“There is no alternative to advanced planning!” – Colonel George Goodwin, Former INDOT Executive Director, Purdue Alumnus and donor
This call to action, epitomized by the Colonel’s decisive charitable strategy for his beloved Purdue University, stands out as extraordinary in contrast to many who have yet to document their own estate planning preferences.
To get us on the same page, think about your circumstances:
What do you own?
Who are your heirs?
What impact do you want these assets to have on these heirs?
That is estate planning – ensuring that your assets accomplish in the future what your heart desires efficiently and economically.
The most common estate planning error is doing nothing.
Less than half of Americans have a will. That is a lot of folks who are expecting, or at least hoping, that their life’s savings will pass to their preferred heirs. It is true that if you die without a will, then your state’s law will intervene, but numerous factors determine who gets what.
So, why take the risk? Let’s examine.
You should have:
A Last Will & Testament
Power of Attorney
Health Care Directive
Your will should cover several “housekeeping” details, such as paying final expenses (bills, debts, and taxes), who will serve as the executor, and what to do if an heir has predeceased you or is a minor. A well-drafted will not only spells out your preferences, but also anticipates potential circumstances.
If you cannot make business decisions or manage your property, someone you trust should have discretion over your financial affairs. This document also controls under what circumstances the power of attorney can act on your behalf.
Health care directives should be in place when medical decisions need to be made on your behalf. You should make these decisions about your health and about your assets. That requires advanced planning.
But Wait, There’s More!
Revocable living trusts are your friend. For many, the creation of a revocable trust (as opposed to an irrevocable trust) is a better mousetrap.
With a revocable trust:
No loss of control over your assets
More privacy than a probate estate
More efficient than just a will; both during and after one’s lifetime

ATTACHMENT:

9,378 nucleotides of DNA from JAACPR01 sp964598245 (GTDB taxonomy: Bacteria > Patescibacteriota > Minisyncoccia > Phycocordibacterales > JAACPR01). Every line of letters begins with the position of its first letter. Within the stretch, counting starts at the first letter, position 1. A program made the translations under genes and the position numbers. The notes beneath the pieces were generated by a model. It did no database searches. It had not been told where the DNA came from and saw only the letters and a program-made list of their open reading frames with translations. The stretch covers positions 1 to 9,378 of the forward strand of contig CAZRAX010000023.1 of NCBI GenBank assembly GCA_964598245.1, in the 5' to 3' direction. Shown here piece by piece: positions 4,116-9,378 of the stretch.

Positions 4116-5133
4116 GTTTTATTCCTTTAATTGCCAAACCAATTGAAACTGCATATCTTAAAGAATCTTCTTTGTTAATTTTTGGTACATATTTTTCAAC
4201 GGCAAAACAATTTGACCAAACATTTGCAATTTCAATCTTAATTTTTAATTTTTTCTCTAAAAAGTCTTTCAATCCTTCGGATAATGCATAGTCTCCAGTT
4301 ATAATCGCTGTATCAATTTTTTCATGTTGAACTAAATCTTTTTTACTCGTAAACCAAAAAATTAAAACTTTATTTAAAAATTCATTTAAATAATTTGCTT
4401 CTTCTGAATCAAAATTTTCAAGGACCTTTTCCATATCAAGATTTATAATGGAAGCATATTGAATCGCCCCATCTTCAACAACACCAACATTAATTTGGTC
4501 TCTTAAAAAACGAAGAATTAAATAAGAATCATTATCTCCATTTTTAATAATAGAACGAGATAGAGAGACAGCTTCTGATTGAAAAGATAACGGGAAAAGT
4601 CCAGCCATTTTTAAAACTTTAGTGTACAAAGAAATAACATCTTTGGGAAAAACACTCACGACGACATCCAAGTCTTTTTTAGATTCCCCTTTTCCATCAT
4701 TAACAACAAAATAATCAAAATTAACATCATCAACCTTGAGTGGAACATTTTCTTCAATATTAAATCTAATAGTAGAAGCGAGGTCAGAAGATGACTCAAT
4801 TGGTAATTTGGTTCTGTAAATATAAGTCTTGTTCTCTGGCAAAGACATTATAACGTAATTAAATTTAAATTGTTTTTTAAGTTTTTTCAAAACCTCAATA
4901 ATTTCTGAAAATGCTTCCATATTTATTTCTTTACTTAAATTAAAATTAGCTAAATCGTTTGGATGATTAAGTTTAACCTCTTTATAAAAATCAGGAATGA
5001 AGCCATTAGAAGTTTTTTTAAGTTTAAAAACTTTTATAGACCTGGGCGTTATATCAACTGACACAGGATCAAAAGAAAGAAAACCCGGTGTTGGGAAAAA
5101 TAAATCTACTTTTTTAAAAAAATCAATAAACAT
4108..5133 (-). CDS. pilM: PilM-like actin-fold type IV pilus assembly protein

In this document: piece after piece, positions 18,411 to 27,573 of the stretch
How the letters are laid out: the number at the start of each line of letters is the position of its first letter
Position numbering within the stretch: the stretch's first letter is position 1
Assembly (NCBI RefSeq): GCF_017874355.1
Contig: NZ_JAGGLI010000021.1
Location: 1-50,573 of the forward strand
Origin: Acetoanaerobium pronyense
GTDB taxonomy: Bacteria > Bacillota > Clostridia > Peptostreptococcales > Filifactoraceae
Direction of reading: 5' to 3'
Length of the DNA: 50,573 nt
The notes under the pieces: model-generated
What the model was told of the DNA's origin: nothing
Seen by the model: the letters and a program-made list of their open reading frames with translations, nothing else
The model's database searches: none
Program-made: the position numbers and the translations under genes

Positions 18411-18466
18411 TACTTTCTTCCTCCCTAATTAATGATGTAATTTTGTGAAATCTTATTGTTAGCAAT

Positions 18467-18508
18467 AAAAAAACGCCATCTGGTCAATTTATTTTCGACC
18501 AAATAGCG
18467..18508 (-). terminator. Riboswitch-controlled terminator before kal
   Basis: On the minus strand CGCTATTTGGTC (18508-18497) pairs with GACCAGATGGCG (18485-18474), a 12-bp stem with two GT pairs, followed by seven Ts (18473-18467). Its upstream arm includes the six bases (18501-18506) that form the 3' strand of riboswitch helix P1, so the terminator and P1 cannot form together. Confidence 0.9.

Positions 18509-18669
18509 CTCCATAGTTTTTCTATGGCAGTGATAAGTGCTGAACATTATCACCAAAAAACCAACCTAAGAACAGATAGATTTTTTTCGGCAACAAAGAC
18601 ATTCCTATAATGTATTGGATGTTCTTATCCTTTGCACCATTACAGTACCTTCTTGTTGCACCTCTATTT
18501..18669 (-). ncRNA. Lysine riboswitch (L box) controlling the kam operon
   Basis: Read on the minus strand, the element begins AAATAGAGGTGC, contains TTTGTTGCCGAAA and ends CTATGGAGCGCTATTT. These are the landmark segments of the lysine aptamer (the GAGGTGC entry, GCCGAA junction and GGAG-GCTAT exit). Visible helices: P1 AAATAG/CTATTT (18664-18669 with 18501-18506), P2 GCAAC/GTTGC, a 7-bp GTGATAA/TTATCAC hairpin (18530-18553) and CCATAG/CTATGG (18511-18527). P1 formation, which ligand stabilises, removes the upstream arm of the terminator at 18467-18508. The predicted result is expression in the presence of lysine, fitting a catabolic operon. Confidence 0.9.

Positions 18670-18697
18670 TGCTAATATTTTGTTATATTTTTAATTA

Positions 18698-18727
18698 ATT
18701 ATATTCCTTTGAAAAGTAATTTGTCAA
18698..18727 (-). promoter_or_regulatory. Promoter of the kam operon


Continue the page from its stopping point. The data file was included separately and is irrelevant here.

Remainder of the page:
You will need an attorney; one with broad estate and tax expertise, an excellent “bedside manner” and a long-term focus on you and your family. Like most things in life, cost is usually associated with value.
Your will needs an executor; one with sufficient time, expertise, and objectivity. Serving as the executor for a family member or close friend can be a brutal, thankless job. An estate settlement with no family conflict is rare. My advice: use a professional.
If you create a revocable trust, you can be your own trustee during your life while you have the physical, emotional, and intellectual capacity. However, eventually, a successor trustee must step into your shoes.
Your successor trustee will be the quarterback, coordinating the settlement process or the ongoing administration of your assets with your trusted advisors (attorney, CPA, investment advisors, insurance agent, business partners, etc.) and your family.
Estate planning is not a singular event. You should plan to meet with your attorney every 3-5 years or if any significant changes occur with your assets or family.
The cost of not planning can be substantial, both in money and family peace of mind. Plan ahead, be intentional, and make it a priority.
And we are here to help, always just a phone call away.
Remember, “there is no alternative to advanced planning.”
This report was prepared by Donaldson Capital Management, LLC, a federally registered investment adviser under the Investment Advisers Act of 1940. Registration as an investment adviser does not imply a certain level of skill or training. The oral and written communications of an adviser provide you with information about which you determine to hire or retain an adviser. Information in these materials are from sources Donaldson Capital Management, LLC deems reliable, however we do not attest to their accuracy.
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